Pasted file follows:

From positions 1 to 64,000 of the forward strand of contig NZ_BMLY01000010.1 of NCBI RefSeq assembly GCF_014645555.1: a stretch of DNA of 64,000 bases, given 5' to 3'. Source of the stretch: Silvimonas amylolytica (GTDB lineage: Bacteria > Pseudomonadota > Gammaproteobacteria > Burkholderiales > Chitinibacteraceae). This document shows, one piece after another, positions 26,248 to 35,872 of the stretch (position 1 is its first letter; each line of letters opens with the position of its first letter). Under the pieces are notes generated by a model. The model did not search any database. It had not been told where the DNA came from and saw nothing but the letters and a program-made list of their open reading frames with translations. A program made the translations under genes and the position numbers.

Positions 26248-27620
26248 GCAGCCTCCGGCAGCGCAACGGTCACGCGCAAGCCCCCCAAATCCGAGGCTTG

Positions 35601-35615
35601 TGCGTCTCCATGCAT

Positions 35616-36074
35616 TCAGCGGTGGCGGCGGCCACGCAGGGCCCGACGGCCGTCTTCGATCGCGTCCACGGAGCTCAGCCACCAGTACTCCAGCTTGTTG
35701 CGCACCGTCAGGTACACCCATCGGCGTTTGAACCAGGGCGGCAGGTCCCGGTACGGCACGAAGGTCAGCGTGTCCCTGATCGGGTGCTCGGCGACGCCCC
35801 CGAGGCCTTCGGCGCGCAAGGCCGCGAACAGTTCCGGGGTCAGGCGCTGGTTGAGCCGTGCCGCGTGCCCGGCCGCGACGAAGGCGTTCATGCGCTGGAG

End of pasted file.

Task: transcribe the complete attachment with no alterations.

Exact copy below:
From positions 1 to 64,000 of the forward strand of contig NZ_BMLY01000010.1 of NCBI RefSeq assembly GCF_014645555.1: a stretch of DNA of 64,000 bases, given 5' to 3'. Source of the stretch: Silvimonas amylolytica (GTDB lineage: Bacteria > Pseudomonadota > Gammaproteobacteria > Burkholderiales > Chitinibacteraceae). This document shows, one piece after another, positions 26,248 to 35,872 of the stretch (position 1 is its first letter; each line of letters opens with the position of its first letter). Under the pieces are notes generated by a model. The model did not search any database. It had not been told where the DNA came from and saw nothing but the letters and a program-made list of their open reading frames with translations. A program made the translations under genes and the position numbers.

Positions 26248-27620
26248 GCAGCCTCCGGCAGCGCAACGGTCACGCGCAAGCCCCCCAAATCCGAGGCTTG

Positions 35601-35615
35601 TGCGTCTCCATGCAT

Positions 35616-36074
35616 TCAGCGGTGGCGGCGGCCACGCAGGGCCCGACGGCCGTCTTCGATCGCGTCCACGGAGCTCAGCCACCAGTACTCCAGCTTGTTG
35701 CGCACCGTCAGGTACACCCATCGGCGTTTGAACCAGGGCGGCAGGTCCCGGTACGGCACGAAGGTCAGCGTGTCCCTGATCGGGTGCTCGGCGACGCCCC
35801 CGAGGCCTTCGGCGCGCAAGGCCGCGAACAGTTCCGGGGTCAGGCGCTGGTTGAGCCGTGCCGCGTGCCCGGCCGCGACGAAGGCGTTCATGCGCTGGAG